How being a teacher forced me to be a better copywriter

Aug 02, 2023

Did you ever feel like you were running on a hamster wheel all the time as a teacher?

That’s how I felt ALL the time.

You see, despite everything I’ve accomplished in my life… things don’t actually come as easily to me as they might for other people.

I struggle with chronic illness, and it’s been there all my college and working life.

I often experience sudden bouts of exhaustion and fatigue… and I sometimes lose hours of my day just recovering from a bad episode.

Knowing I have limited functioning hours to work with every day has forced me to be ruthlessly efficient with my writing time and organizational skills…

Which I’m going to share with you within the context of copywriting today — especially as a former teacher.

See, it’s almost coming onto week 9 of my 12-week practicum at Stansberry Research…

And one thing that struck me is how important it is for us copywriters to keep getting promos out there…

Or ‘shots on goal’, as they like to call it here.

Sometimes it can be easy to get wrapped up in other aspects of marketing and forget our basic role as a copywriter… which is to get words onto paper.

So I’ll be sharing some of the most important copywriting habits I’ve learned from top copywriters… along with habits I’ve “inherited” from my past life as a teacher.

How do I know they work?

As someone who pretty much only has two hours a day to work with (where my thinking isn’t cloudy because I ate the wrong fucking thing again)…

1 – I’ve managed to put more words on paper in the past two weeks than I ever thought possible.

2 – I’m getting good feedback from my copy chief, Kelly, and Mike Palmer. You know the one.

I thought I wasn’t doing enough or I would never be able to keep up given my health problems… but it turns out there’s a lot you can do in two hours a day.

Hour of Power

I first heard about this from Mike Palmer when I was in Annapolis for the Stansberry Boot Camp… and in turn, this practice came from direct response legend, Gary Bencivenga.

But I only started practicing it when I read Bencivenga’s “Marketing Bullets”.

He made the practice so vivid when he talked about how he would head to his desk first thing in the morning to write for at least an hour, every single day… before shaving or doing anything else.

He also theorized your mind is most ready to execute on new ideas… after it’s been churning through your creative problems in your sleep.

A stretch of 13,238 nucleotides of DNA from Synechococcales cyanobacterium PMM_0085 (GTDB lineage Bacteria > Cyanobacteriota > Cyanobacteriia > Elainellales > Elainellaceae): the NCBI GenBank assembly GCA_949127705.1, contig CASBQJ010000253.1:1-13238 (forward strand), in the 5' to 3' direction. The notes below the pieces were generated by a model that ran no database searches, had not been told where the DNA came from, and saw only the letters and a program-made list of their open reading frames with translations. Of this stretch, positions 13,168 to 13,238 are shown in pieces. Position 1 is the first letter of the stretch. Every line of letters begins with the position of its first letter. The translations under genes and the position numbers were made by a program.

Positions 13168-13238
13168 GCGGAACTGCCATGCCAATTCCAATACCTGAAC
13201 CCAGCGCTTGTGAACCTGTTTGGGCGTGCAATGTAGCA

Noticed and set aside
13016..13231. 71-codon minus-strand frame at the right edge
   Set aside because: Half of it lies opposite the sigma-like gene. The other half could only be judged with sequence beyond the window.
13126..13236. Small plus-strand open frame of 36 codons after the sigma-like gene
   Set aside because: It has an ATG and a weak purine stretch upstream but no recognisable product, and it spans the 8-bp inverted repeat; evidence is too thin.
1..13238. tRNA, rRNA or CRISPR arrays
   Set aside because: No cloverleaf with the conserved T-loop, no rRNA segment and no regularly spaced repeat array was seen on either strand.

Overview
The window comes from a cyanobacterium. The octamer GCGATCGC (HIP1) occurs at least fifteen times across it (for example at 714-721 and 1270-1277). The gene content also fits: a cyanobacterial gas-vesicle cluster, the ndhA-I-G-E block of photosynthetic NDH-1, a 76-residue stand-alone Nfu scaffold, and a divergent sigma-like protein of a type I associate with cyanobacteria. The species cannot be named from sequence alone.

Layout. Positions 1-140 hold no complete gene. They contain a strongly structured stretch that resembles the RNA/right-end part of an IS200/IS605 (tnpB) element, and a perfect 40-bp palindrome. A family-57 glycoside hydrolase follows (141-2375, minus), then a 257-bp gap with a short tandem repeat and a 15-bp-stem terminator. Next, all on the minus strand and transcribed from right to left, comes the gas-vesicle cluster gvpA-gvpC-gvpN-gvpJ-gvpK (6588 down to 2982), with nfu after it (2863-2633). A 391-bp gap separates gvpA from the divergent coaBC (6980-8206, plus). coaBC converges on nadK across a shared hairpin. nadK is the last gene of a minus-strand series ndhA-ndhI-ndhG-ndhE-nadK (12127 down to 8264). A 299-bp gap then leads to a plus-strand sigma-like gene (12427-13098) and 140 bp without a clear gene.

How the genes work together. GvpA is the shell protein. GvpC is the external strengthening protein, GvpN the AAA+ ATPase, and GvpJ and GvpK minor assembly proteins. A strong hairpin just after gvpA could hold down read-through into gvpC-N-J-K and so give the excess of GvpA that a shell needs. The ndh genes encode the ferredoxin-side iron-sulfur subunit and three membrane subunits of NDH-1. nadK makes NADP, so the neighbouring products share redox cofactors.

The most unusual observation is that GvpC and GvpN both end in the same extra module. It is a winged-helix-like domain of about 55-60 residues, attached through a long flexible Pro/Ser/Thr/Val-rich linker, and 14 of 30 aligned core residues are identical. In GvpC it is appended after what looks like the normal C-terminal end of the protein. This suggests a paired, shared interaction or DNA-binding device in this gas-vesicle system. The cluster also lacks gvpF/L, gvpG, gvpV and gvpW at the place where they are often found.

So that’s what I’ve been doing… and my writing output has multiplied exponentially.

I get up, make coffee, set my intentions for the day, put on my headphones, and start writing.

(There’s an even better trick to getting over the fear of a blank page. More on this later.)

Setting your environment up for success

This practice has made a MAJOR difference to my ability to focus.

1 – I use Blocksite to block all social media and email in my browsers. I don’t have social media on my phone. I only unblock LinkedIn once a week to post my content and reply to comments and messages.

(Because as Big Freedia says in the intro to Beyoncé’s ‘Formation’, “I did not come to play with you hoes. I came to slay, bitch.”)

2 – If I’m struggling to focus on my writing itself, I break the task up into tiny little components. Then I set a 5-minute timer to work on the first tiny component. Usually, that gets me into the flow and I don’t need the timer anymore.

Finally, here’s something I started doing about 2 months ago.

It’s been an absolute gamechanger:

3 – I do all my writing in a different user account that I’ve set up in my laptop.

This account has no Slack, no email app, no notifications, no extraneous apps either.

It helps me reduce the impulse to check for new messages if I’m struggling with a certain part of my writing.


There are TONS of writing tips out there, and I’ve come across even more recently because everyone at Stansberry has been so generous with sharing their writing practices…

But one senior copywriter talked about how much he loves James Patterson’s writing formula/process….

So I looked it up, and here’s the one thing that has transformed my writing completely. As he says in his Masterclass:

“I really recommend just crash through, freight train through, that first draft. Get that story down.”

Now I see a freight train in my mind’s eye whenever I sit down to write.

It’s not about carefully crafting the copy. (That comes with the next step I’m about to show you).

It’s all about getting words on paper, as fast as I can, without overthinking it.

(That’s where the timer helps too.)

If some of it looks ugly, sounds weird, or is awkwardly phrased, so be it. They’re just words to help me get to where I want to be.

Here’s another trick I learned that’s helped me write like a freight train:

If you get to a point in your copy where you need a certain statistic or proof point… leave a placeholder or a comment in the document and get back to it later.

For me, I do all that after my 2-hour window of consciousness, lol.

So don’t let missing examples/research stop your flow.

In a sense, you’re throwing up word vomit onto paper.

At a certain point, it becomes automatic.

You stop second guessing every word and sentence.

You’re just preparing the clay to be shaped into actual copy with the next step…


This step is why you don’t have to worry about writing perfect copy.